Shoppers will delight at the range of choices available, from bustling noisy outdoor markets and antique alleys to conventional department stores. Namdaemun Market, close to downtown, is thronged with locals and tourists alike, haggling for the best prices in clothing, outdoor equipment and Korean souvenirs. At Dongdaemun Market you can shop until dawn, then head over to Yongsan Electronic Shopping Town for the latest gadgets and necessities. How about some snake medicine or elks horn? You will find these and other oriental medicines at the Kyongdong Herbal Market. A smile and some body language will go a long way when bargaining at any of these markets. For traditional Korean art, crafts and antiques (lacquerware, brassware, paper, ceramics, paintings and embroidery) the district of Insadong should be number one on your list. When you tire of browsing through these shops, take a break in one of the many traditional tea rooms. Itaewon—the most Americanized district in Korea—is the best place for Western-sized clothing, tailor shops, shoes and leather products, while Myeong-dong and Apgujeong are the fashion districts of choice for Koreans. Visitors to Seoul should not overlook the hidden world beneath the street either. The Gangnam Express Bus Terminal Underground Arcade and Sogong Underground Shopping Center are popular shopping centers, selling inexpensive clothing and other products.
Performing Arts & Cinema
As the cultural capital of Korea, Seoul is teeming with music, dance and theater venues. Performances at the Traditional Performing Arts Center, Chongdong Theater and the National Theater display thousands of years of history. The colorful and elegant "fan dance" and the humorous "mask dance" are examples of Korean cultural treasures. Pansori, a narrative folk story which is sung and performed, is a very powerful musical experience, though to unaccustomed ears the warbling tones may be rather overwhelming. Lively farmers' drum music, accompanied by energetic dancing with flowing ribbons, is a Korean experience not to be missed. Check out the free outdoor performances at the Seoul Nori-Madang. Of course opera, classical concerts, musicals and plays are also readily available in Seoul. The Seoul Arts Center and the LG Arts Center are the largest venues. The Daehangno district has the highest concentration of theaters in Seoul; come here to enjoy a play or musical in the DongSoong Art Center or at smaller alternative theaters, such as Hakchon Blue. If you crave a movie (especially a Hollywood blockbuster), you should have no trouble finding a cinema, especially downtown. Obtaining a seat on the weekends, however, may be difficult; be sure to arrive at least one hour in advance of the show. Films are usually screened in the original language—no dubbing. Movie lovers can check schedules in the Friday editions of English newspapers around the city. Then, for a uniquely Korean experience, try a videobong, a private room where one to six people can watch a rented movie on comfortable chairs or a sofa.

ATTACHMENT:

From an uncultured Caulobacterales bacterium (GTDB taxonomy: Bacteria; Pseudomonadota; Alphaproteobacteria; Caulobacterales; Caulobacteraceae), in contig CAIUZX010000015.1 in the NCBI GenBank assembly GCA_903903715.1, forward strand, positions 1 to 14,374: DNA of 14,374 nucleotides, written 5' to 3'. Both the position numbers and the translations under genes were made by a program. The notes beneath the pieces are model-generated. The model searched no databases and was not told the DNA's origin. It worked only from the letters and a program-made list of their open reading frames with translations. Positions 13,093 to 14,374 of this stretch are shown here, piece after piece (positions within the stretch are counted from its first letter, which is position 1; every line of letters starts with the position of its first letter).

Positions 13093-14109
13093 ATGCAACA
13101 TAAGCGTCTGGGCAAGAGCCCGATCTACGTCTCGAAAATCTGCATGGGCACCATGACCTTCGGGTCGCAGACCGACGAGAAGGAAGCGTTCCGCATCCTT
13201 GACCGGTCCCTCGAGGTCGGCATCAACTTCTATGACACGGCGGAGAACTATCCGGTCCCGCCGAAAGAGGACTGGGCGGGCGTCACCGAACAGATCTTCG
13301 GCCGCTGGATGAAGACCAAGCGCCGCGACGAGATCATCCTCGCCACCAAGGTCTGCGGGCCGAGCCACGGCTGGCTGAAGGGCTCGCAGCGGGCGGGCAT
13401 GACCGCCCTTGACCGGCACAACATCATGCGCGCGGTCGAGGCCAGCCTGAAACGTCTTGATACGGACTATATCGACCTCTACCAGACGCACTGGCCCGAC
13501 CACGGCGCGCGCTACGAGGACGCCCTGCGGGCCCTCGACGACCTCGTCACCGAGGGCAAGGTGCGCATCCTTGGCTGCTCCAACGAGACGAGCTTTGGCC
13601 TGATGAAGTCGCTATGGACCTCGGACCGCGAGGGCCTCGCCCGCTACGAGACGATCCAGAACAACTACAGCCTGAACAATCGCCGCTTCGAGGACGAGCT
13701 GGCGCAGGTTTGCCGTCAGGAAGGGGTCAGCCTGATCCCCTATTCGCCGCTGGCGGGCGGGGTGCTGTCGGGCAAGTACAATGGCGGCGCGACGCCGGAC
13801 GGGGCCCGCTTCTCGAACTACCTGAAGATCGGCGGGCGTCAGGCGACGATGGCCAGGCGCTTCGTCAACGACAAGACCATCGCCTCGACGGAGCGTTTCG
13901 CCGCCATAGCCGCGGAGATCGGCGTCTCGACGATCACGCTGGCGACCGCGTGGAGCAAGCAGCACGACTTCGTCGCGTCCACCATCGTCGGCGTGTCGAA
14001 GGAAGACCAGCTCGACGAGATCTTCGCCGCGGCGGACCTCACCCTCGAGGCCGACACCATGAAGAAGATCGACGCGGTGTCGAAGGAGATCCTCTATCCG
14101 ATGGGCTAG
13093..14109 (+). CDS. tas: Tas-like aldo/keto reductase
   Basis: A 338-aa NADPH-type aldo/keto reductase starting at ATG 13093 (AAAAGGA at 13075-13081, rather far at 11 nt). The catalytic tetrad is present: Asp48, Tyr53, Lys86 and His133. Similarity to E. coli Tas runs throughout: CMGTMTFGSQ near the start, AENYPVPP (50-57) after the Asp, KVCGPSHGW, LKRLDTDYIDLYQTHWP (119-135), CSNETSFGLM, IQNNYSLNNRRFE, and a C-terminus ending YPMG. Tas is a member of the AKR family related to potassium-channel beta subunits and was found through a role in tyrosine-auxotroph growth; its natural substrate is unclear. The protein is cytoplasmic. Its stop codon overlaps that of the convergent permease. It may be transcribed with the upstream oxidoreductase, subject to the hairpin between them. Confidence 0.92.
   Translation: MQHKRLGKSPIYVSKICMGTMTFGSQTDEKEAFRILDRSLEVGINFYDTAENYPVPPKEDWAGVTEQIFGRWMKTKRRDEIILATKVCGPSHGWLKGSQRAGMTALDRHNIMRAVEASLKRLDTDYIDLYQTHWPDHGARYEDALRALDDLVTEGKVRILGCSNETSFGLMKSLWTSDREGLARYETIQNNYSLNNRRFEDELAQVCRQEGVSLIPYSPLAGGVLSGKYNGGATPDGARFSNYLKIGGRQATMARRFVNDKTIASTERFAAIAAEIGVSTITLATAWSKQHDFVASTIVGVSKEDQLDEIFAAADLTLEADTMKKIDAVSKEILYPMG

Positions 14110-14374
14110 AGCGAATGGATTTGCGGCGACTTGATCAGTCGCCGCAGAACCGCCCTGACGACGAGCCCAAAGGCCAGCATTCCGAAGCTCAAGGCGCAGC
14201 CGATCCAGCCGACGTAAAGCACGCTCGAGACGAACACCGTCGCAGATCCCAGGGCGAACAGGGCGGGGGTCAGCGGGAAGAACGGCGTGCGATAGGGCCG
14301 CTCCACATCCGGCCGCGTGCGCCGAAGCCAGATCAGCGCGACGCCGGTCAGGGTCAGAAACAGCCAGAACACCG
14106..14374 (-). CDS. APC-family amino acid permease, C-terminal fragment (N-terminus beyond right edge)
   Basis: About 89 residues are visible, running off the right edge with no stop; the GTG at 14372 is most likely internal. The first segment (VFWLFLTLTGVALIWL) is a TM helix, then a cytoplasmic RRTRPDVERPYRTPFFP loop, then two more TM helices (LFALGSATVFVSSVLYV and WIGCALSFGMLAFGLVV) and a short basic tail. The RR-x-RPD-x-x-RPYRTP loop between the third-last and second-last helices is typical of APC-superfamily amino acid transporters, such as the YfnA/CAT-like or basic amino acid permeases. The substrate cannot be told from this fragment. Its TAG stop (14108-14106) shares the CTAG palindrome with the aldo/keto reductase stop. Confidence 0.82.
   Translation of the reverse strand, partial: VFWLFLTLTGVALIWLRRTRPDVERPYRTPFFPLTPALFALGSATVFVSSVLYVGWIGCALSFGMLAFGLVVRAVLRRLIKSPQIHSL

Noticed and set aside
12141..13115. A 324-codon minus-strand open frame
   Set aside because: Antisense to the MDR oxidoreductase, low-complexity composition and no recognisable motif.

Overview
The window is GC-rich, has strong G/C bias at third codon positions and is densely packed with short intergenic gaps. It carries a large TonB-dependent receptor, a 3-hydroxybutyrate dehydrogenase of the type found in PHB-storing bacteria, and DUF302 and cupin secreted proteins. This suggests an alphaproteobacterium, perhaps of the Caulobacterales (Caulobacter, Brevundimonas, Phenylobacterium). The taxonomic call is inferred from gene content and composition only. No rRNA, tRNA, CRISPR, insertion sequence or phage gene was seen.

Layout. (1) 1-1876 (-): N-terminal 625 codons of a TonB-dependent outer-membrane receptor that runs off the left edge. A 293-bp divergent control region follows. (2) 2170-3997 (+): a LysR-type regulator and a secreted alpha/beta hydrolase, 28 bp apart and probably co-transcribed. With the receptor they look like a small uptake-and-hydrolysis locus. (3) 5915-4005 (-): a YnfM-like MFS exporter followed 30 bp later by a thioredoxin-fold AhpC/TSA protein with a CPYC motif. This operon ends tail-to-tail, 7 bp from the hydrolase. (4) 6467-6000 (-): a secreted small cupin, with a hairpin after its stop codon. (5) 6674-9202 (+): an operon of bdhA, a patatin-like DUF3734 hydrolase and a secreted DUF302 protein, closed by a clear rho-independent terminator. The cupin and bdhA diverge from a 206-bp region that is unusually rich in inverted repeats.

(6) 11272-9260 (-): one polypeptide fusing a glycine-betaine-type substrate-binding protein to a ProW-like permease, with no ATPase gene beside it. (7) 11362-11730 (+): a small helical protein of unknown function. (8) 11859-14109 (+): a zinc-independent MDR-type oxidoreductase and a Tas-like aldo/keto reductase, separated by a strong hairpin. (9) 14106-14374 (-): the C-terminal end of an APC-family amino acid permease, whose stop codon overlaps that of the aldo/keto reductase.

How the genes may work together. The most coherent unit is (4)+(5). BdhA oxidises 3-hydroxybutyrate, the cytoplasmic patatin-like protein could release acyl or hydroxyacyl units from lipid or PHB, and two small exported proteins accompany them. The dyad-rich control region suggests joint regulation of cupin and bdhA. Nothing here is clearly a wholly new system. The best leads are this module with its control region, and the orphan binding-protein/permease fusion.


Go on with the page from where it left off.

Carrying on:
Palaces, Museums & Galleries